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Emmis' Smulyan Goes After the 'Overserved'

With lawmakers closing in on the analog broadcast spectrum like a pack of hungry dogs on a bone, broadcasters are gravitating toward the over-the-air, multichannel pay service proposed by Emmis Chairman Jeff Smulyan at NAB2004.

"We've had 370 stations sign on in the first five weeks," Smulyan said at a Media Institute luncheon in Washington, D.C., held one day after House Commerce Committee Chairman Joe Barton, (R-Texas) indicated that he'd prefer to stick to the original 2006 analog shut-off deadline.

Breaking with the Broadcast Brotherhood and its pursuit of all things must-carry, Smulyan is endorsing a renaissance of over-the-air television via DAS, or the Digital Antenna System. DAS would deliver an encrypted package of local stations, (including HD telecasts at around 13 Mbps with MPEG-4), plus 20 to 30 cable networks to special OTA set-top decoders for about $25 a month.

Smulyan estimated that around 45 percent of homes would need amplification to receive DAS, but that within five years or so, adequate antenna systems could be built right into the set-tops. (Smulyan also confessed that he is something of a quintessential techno-neophyte.)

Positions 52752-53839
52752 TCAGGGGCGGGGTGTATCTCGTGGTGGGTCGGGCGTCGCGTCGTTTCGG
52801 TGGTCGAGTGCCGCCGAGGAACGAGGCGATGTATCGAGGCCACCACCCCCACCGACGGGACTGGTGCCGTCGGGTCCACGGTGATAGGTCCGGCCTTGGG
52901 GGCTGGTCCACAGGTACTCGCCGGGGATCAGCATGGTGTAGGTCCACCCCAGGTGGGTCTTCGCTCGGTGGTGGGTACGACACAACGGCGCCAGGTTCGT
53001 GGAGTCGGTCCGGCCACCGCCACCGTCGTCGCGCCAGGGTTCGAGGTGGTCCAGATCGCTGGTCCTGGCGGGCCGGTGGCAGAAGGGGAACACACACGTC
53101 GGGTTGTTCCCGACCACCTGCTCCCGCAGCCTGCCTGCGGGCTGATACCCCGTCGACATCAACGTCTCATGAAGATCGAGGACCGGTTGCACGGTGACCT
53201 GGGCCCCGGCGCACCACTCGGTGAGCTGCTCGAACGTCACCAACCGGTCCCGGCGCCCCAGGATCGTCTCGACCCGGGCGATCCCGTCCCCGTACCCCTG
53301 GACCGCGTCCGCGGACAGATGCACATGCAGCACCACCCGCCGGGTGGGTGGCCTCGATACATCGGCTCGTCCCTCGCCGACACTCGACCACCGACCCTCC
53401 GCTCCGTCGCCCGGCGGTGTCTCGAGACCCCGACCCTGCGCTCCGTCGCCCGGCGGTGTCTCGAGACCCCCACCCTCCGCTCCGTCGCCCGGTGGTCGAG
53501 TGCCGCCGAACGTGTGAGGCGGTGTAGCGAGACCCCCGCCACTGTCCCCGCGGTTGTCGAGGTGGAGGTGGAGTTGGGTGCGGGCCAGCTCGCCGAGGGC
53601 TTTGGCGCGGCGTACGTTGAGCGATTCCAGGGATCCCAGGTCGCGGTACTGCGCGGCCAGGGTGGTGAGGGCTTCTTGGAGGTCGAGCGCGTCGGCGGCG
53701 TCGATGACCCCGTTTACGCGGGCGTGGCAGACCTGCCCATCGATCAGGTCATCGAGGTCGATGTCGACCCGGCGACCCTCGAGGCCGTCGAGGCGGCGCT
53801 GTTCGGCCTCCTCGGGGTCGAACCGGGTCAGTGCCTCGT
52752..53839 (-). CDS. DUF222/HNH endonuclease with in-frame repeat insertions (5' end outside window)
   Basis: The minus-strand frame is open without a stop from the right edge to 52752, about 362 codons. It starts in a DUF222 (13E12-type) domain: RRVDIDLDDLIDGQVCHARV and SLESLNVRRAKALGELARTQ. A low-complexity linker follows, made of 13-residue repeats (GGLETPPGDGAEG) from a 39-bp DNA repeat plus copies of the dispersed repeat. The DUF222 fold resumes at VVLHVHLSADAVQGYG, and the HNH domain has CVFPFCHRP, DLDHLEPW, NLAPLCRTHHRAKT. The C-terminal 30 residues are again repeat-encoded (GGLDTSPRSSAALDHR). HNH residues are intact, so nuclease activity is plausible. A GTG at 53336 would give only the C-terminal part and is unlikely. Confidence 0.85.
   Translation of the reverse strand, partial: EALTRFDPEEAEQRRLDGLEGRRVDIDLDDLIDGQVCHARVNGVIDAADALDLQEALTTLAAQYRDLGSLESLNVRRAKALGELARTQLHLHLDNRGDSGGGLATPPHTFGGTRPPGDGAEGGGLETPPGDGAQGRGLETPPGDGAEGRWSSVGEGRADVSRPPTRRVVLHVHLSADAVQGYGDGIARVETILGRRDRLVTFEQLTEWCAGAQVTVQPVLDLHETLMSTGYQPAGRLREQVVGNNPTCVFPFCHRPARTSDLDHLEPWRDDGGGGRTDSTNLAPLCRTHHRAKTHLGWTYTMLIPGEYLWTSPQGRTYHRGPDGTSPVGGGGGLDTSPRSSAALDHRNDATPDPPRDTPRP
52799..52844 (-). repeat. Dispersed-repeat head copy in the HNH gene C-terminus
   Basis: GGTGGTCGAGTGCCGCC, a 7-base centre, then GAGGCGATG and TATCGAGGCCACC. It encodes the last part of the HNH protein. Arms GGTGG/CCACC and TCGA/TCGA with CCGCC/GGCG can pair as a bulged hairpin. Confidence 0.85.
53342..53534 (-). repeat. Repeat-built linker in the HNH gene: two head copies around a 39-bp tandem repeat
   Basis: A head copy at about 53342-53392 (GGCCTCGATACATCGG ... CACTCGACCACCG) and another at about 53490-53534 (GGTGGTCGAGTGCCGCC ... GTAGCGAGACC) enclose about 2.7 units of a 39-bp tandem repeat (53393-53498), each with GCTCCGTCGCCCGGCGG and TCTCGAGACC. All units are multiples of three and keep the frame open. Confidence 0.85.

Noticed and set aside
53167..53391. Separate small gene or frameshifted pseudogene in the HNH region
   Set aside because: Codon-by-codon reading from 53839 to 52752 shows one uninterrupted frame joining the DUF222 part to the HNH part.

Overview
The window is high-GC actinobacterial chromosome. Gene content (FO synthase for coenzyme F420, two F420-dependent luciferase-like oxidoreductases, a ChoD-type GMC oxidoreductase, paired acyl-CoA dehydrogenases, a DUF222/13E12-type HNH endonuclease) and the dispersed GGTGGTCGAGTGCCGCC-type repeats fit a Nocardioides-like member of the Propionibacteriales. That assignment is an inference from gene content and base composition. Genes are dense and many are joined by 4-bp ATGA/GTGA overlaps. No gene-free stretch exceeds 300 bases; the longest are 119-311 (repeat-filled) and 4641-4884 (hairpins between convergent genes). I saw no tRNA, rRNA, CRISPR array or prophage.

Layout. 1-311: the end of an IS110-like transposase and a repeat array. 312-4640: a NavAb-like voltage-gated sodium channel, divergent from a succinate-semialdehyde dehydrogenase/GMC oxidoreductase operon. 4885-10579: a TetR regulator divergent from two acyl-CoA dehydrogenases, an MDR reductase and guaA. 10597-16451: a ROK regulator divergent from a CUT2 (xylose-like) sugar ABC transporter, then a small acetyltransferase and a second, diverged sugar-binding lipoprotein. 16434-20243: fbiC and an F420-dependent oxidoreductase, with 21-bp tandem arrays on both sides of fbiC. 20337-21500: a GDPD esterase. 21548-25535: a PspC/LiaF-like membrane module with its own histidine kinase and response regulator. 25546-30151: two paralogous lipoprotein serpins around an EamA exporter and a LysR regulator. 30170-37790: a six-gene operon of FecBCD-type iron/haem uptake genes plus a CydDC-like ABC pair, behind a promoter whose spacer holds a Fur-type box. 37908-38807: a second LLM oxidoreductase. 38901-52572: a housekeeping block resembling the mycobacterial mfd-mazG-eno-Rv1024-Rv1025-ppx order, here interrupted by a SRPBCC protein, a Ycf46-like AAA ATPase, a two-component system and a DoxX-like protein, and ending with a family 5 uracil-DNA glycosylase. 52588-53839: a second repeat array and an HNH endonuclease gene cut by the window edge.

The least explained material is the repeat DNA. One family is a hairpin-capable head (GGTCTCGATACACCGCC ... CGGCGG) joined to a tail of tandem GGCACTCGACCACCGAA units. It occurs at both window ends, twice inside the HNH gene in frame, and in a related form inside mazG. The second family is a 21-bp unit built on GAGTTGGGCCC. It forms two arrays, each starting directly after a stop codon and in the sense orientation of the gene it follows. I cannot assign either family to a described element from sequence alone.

DAS is similar to USDTV, the multichannel OTA system launched earlier this year by former broadcast executive Steve Lindlsey. Smulyan said Emmis is considering buying USDTV, which it would then spin with DAS to create a standalone company owned collectively by participating broadcasters.

Smulyan figures the market for DAS service consists of the "overserved"--people who don't care to pay $100 for 200 channels, plus VOD, PPV, VoIP and the burgeoning pallete of other acronyms available on cable. Market research indicated that around 25 percent of the population is interested in DAS, he said.

Without some form of proactive business approach, the prospects for broadcasting do not look all that good, Smulyan said. The problem with must-carry is that it takes control of the broadcast business out of the hands of broadcasters. A few years back, he said, FCC Chairman Michael Powell asked Smulyan if terrestrial broadcast TV should be saved. If for nothing else, it should be saved for localism and for the sake of universal distribution, Smulyan said.